Newell: Free-to-play 'a pricing model wake-up call'

'A lot of people are still approaching it in almost a pre-Internet fashion'
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Free-to-play is a wake up call for the industry on game pricing models, Gabe Newell has claimed.

Speaking to Penny Arcade, the Valve boss said that more value can be created by involving customers into a game world rather than just extracting a high upfront fee, and it is something those in the industry should have adopted sooner.

“Pricing is one of those things where a lot of people are still approaching it in almost a pre-Internet fashion instead of seeing that there’s actually an opportunity to do a better job of delivering the right stuff to the right customer for the right combination of pieces,” said Newell.

“So if you look at free-to-play, that should be kind of a wake up call to everybody in our industry that we should have been able to figure that out sooner, that this realisation that a lot of customers create more value by being in the world than people were extracting by trying to charge them an upfront fee.”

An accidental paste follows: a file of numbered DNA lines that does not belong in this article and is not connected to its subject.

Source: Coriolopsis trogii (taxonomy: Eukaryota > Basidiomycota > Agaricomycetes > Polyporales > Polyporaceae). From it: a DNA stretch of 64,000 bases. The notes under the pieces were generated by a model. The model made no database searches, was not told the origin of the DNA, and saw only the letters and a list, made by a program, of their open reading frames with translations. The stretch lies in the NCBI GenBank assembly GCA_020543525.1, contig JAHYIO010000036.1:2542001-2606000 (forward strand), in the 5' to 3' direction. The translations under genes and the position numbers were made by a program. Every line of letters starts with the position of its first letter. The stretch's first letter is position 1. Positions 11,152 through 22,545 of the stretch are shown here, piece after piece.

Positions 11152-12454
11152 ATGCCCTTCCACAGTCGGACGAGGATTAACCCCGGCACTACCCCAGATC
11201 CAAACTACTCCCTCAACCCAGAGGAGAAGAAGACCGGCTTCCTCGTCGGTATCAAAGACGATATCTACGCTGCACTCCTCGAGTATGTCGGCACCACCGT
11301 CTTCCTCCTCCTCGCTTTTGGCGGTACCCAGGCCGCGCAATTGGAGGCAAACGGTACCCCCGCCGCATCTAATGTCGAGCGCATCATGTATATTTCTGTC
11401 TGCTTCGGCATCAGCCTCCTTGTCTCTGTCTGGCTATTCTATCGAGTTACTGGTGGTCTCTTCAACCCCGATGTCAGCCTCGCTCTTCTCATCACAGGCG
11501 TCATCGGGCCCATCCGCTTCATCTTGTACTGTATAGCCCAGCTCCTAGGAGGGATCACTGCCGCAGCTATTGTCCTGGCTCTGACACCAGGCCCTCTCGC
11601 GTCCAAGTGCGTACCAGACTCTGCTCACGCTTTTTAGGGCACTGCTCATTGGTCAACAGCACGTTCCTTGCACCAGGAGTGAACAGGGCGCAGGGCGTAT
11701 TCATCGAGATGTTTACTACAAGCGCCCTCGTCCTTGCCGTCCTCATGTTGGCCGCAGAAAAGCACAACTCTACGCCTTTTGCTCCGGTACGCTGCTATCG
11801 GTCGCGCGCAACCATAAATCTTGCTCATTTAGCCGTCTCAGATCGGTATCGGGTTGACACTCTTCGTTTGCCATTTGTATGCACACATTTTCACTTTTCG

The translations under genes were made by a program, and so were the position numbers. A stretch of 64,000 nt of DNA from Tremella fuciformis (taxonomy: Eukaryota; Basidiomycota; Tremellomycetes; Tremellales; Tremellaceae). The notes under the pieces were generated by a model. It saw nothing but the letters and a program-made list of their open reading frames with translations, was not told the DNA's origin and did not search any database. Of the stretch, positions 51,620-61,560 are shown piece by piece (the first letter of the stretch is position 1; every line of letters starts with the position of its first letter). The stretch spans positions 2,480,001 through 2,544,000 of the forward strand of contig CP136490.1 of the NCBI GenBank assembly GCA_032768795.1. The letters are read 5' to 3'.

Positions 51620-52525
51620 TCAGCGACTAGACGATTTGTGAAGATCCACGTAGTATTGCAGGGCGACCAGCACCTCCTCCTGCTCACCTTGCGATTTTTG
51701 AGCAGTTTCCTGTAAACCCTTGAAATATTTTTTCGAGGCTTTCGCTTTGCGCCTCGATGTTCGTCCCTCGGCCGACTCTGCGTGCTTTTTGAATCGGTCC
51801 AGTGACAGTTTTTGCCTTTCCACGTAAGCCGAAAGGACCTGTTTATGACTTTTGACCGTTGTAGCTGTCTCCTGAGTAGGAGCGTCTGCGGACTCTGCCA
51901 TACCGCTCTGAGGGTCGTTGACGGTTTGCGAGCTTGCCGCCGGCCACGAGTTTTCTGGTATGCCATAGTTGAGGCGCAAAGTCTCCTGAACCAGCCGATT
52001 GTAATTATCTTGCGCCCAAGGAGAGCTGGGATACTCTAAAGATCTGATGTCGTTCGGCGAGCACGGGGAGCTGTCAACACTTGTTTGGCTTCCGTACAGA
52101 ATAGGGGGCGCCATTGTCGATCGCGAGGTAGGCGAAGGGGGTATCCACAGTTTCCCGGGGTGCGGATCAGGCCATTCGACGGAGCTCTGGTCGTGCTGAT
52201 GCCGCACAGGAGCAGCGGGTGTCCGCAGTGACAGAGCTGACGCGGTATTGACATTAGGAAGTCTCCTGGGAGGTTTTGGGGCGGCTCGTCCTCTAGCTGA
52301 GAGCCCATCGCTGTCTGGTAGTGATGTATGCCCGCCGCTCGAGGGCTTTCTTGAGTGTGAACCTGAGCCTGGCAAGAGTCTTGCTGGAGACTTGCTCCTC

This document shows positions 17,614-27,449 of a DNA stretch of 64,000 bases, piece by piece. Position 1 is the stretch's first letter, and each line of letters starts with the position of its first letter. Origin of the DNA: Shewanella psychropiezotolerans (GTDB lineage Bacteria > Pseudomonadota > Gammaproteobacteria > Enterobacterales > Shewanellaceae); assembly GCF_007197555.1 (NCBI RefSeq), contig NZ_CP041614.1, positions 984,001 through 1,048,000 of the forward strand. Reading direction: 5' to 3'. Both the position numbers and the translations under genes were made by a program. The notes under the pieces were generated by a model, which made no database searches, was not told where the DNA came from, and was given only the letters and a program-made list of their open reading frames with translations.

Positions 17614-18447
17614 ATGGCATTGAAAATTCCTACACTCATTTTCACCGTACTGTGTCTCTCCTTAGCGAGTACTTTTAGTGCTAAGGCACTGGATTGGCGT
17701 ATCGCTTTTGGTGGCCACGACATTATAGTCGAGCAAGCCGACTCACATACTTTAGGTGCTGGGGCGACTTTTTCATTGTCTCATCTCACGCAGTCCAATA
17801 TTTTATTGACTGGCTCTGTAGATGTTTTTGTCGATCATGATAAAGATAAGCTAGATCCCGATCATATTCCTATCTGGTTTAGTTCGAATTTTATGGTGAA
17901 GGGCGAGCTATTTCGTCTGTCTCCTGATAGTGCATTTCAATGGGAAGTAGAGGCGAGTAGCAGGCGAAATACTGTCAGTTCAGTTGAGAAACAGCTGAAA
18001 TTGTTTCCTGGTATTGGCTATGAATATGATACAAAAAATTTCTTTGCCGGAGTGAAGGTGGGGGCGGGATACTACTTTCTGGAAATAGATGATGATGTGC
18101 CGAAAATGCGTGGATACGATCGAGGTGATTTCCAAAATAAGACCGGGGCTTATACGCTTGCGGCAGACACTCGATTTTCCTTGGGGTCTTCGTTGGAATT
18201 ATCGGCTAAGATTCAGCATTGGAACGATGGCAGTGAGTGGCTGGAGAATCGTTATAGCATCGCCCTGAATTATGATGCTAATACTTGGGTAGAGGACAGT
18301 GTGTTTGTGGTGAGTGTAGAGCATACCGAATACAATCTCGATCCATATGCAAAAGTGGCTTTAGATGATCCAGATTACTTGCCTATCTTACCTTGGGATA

Newell added that pricing structures should be seen “almost as a service opportunity”, with certain models offering discovery problems to customers turned off by high prices.

He also said that free-to-play and community contribution were “both just different ends of the same spectrum”, meaning that customers are attracted to titles that prove value for money on the way they play.

“If somebody’s a really good team member you need some way of recognising that and the simple way of putting it is that person pays less money for the game,” he stated.



“That’s sort of a simplistic way of saying they’re creating value, you have to capture that and if you fail to do it you’re being economically inefficient.

"That’s just a tiny way of rethinking about how everybody in the community is creating value and how you need to connect that to the right consumers and that’s what the value ends up being, not worrying about whether you charge $29.95 or $39.95, which actually causes you to pay attention to all of the wrong things.”

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